East and West Commerce Centers: Comparing Osaka and TokyoSociety
In April 2019, the regional party Osaka Ishin no Kai won the Osaka gubernatorial and mayoral elections with its plan to reorganize Osaka as a to, or metropolis, with clearly defined roles for prefectural and municipal governments. The plan emerged from a growing sense of crisis that Osaka is falling further in the shadow Tokyo. Osaka Ishin no Kai in its manifesto stated the intent to make Osaka Japan’s western capital. Below we at how Osaka and Tokyo size up.
|Population Density (people/km2)||6,316||4,628|
|2019 Forecast Tax Revenue (¥ trillion)||5.5||1.3|
|GDP (¥ trillion)||104.3||39.1|
|Companies Listed on First Section of Tokyo Stock Exchange||1,161||271|
Compiled by Nippon.com based on documents published by Osaka and Tokyo city governments and Tokyo Stock Exchange data.
Population and population density figures current as of March 1, 2019. Forecast tax revenue is based on initial budget calculations. GDP is for fiscal 2017.
Osaka and Tokyo are both approximately 2,000 square kilometers in area, making them among the smallest of Japan’s 47 prefectures. Tokyo ranks forty-fifth and Osaka forty-sixth, and only Kagawa Prefecture at forty-seventh has less land area. However, Tokyo boasts the highest population in the nation, followed by Kanagawa Prefecture in second and Osaka at third. The capital also has the highest GDP, nearly triple that of Osaka in third place. This has not always been the case, though. Historically, Osaka was the center of Japan’s economy, and it still plays a central role in the economic activities of western Japan.
In ancient times Osaka thrived as an important shipping terminal, and the Naniwanomiya built in 645 is said to be Japan’s oldest palace. Even though the capital eventually shifted to Kyoto, Osaka steadily developed as a second center of power. In 1583, warlord Toyotomi Hideyoshi began constructing Osaka Castle, and the area soon became a booming castle town.
During the Edo period (1603–1868), the central government moved to Edo (now Tokyo), but Osaka continued to prosper as the nation’s economic center. It was also the heart of food distribution and was home of the Dōjima Rice Exchange that set the standard for national rice prices. An urban culture known as kamigata that includes Kyoto and Osaka flourished alongside this economic development.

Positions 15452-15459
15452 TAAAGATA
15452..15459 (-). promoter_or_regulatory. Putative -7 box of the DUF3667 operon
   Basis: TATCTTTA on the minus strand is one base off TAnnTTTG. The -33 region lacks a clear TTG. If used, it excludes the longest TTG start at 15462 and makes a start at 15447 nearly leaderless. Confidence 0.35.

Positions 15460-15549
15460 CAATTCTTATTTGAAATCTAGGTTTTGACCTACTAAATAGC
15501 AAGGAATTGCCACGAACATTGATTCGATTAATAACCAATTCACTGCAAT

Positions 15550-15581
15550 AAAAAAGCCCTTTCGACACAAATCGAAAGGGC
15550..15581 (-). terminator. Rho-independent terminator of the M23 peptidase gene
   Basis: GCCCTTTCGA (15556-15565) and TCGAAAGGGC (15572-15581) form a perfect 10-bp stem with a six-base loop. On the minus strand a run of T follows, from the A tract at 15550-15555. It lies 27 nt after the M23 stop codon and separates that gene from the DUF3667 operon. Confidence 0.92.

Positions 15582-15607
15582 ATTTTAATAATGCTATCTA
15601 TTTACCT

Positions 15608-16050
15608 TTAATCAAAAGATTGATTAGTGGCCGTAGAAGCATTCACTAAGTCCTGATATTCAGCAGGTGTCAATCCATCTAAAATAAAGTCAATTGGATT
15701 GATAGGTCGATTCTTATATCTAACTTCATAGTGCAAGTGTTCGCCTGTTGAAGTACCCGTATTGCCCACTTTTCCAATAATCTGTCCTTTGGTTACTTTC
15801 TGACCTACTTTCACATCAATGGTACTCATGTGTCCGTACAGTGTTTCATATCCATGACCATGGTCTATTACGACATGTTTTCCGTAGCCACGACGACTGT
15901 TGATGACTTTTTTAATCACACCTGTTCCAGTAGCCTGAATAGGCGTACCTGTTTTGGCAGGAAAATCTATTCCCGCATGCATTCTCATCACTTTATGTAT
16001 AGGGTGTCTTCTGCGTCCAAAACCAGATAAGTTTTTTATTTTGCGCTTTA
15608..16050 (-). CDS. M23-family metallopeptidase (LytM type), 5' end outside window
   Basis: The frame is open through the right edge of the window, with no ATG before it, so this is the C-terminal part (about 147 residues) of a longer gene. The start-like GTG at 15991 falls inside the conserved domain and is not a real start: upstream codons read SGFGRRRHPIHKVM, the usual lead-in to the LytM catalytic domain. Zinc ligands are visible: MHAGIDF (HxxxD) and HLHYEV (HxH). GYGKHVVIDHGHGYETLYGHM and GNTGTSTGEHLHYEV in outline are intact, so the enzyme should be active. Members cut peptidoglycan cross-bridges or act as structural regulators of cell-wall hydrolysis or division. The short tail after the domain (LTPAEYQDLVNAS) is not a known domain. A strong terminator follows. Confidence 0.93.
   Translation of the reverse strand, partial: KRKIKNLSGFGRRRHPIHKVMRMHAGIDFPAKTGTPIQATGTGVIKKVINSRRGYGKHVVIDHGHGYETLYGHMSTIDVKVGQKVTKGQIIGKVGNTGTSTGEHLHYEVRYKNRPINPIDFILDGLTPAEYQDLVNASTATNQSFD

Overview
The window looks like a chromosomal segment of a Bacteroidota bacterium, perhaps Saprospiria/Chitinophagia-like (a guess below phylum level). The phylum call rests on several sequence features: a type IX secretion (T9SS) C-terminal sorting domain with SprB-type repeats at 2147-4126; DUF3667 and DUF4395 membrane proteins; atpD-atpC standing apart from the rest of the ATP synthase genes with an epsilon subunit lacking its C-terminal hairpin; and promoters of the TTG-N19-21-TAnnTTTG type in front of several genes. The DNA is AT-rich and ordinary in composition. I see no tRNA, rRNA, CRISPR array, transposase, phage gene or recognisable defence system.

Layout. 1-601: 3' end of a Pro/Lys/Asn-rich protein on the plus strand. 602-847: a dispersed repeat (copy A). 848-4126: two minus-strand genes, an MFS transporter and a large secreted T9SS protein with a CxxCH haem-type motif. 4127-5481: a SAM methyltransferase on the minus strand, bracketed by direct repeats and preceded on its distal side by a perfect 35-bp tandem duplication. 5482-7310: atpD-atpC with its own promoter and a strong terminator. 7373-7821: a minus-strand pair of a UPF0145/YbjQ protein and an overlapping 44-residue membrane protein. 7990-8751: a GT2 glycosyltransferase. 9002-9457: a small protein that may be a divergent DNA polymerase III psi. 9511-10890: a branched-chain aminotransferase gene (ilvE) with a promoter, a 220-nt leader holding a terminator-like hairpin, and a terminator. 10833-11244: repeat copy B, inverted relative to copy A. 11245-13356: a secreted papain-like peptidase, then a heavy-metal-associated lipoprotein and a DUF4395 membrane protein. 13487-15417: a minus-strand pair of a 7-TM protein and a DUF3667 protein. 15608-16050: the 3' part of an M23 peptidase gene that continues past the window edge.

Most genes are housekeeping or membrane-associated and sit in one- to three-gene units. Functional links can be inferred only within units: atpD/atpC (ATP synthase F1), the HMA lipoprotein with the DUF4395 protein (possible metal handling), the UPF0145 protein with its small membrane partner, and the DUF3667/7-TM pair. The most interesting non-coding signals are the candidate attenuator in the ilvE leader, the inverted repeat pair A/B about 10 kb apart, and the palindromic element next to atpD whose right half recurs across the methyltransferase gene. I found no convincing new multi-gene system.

The 1923 Great Kantō Earthquake dealt a severe blow to Tokyo and many people moved from Tokyo to Osaka, which played a vital role in the nation’s industrial development. According to 1927 Osaka municipal records, the city was the sixth most populous in the world with 2.25 million people. At the time New York had the largest population at 5.97 million, followed by London at 4.55 million, Berlin at 4.03 million, Chicago at 3.1 million, and Paris at 2.9 million. The population of Tokyo for that same year was 2.14 million, showing that up to that point Osaka was the larger of the two cities.
In the past, many companies, including those in the food, textile, and trading industries as well as financial institutions, had their headquarters in Osaka. However, after World War II, as government and economic focus shifted to Tokyo, firms gradually moved their headquarters to the capital. Some companies like Takeda Pharmaceutical, Itōchū, and Nisshin Foods Holdings still maintain headquarters in Osaka, but have moved a substantial portion of their business to their Tokyo offices.
Osaka Prefecture and Osaka City are anticipating that the 2025 Osaka Expo will be a catalyst for revitalizing the economy of the Kansai region and are aiming to open an integrated resort, which includes a casino, the year before the event. Such moves have garnered a lot of media attention and has helped shine a spotlight on Osaka’s ambition to once again become Japan’s commercial capital.
(Translated from Japanese. Banner photo © Pixta.)